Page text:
Liberal Fascism

LF & Weigel

From a reader:

Hi Jonah,

I appreciate your thoughtful analysis in National Review as well as your excellent book, Liberal Fascism.  As a high school history teacher, I have learned a lot from your writing and analysis.  I must be subconsciously on a natural law/anti-moral relativism kick because I am reading LF, Crime and Punishment along with George Weigel’s collection of essays, Against the Grain, and Richard Pipes’ Communism

Anywho, more to the point, I recognize that you are not religious, but have an immense respect for religion ‘properly’ understood.  Weigel’s book has a thought-provoking essay entitled: Two Ideas of Freedom that you should check out.  It uses Isaiah Berlin’s ideas about positive and negative liberty and teases out the theories to demonstrate how some in the West sought redemption through utopian ideals of political and economic systems, while others recognized that heaven will never be brought about on earth, and we must struggle to do the best we can.  Anyway, as I read LF and Against the Grain, the political theory and events-on-the-ground found an intersection, and I thought of you.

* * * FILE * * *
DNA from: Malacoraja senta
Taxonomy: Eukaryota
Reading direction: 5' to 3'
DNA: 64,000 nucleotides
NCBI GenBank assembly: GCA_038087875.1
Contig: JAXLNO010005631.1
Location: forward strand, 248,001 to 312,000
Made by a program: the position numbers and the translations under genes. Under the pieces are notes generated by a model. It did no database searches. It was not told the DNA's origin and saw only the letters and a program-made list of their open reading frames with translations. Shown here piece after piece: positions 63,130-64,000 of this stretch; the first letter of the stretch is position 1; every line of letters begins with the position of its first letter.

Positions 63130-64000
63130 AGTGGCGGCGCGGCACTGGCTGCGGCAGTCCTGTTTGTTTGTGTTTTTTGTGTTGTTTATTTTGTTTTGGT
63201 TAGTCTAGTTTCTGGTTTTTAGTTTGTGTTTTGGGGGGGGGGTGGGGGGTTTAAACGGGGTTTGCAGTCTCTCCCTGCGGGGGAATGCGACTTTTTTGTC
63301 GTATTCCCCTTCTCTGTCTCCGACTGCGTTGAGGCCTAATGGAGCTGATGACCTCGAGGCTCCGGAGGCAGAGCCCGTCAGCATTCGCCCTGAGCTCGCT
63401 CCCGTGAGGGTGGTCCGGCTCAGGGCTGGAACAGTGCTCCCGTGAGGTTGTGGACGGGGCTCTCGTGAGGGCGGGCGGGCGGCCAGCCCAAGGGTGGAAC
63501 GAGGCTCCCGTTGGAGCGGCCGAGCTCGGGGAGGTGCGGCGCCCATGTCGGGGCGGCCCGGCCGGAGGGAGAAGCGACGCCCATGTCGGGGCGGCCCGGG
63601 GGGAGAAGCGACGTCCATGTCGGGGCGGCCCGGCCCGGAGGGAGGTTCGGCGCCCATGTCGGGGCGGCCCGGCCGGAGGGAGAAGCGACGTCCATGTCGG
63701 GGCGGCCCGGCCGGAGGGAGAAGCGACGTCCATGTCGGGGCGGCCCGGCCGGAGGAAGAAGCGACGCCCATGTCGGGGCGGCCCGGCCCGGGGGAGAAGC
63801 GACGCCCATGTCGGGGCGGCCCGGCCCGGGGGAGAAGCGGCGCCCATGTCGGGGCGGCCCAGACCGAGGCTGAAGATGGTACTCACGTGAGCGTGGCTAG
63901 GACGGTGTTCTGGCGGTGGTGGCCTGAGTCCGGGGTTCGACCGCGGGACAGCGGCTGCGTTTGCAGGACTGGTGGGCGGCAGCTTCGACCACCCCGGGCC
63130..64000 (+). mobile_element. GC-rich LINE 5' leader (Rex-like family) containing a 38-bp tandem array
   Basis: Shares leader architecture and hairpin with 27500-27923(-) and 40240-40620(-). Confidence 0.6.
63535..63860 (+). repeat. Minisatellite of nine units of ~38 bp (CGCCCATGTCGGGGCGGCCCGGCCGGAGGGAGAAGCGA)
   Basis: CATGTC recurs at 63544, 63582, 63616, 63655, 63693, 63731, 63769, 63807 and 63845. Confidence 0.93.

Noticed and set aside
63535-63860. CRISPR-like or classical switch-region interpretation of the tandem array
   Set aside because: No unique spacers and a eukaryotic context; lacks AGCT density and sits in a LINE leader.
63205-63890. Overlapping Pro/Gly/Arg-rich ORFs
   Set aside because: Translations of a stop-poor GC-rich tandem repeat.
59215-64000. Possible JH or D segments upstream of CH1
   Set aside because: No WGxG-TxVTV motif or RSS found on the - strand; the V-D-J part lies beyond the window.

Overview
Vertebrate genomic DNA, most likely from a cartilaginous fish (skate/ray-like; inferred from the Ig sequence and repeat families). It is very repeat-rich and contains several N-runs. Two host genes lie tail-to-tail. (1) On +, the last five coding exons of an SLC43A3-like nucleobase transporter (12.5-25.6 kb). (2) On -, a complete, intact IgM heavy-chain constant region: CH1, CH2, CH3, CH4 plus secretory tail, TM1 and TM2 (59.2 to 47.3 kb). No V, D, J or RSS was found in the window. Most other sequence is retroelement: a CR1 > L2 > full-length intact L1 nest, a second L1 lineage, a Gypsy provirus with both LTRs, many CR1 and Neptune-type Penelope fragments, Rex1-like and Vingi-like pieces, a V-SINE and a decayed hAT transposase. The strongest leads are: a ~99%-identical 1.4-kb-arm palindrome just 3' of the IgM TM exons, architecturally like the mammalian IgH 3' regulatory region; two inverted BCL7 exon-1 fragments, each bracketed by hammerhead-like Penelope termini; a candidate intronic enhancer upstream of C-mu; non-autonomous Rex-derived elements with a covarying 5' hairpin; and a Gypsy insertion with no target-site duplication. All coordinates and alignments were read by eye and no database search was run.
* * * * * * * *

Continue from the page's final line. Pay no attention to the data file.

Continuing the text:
An excerpt:

The first wake-up call came in the aftermath of the dramatic advances in genetics, including the decryption of the human genome, and the biotechnologies this new knowledge rapidly spawned.  Suddenly, Francis Fukuyama’s image of the “end of history” seemed overrun by Aldous Huxley’s “brave new world”.  Human beings, it became clear would soon have the capacity to remanufacture the human condition-precisely by manufacturing or remanufacturing human beings.  The new tyranny on the horizon was not the jackbooted totalitarian state of Orwell’s 1984; that was the tyranny that had haunted our dreams during what Jeane Kirkpatrick once aptly described as the “Fifty-Five Years’ Emergency”-the civilizational crisis that ran from Hitler’s military re-occupation of the Rhineland in 1936 to the collapse of the Soviet Union in 1991.  Rather, the new and ominous possibility on the near-term horizon was something quite different: the mindlessly pleasurable, thoroughly dehumanized, and massively coercive dystopia of Huxley’s brilliant imagination”.  (169)

Thanks for all you do and keep up the good work,

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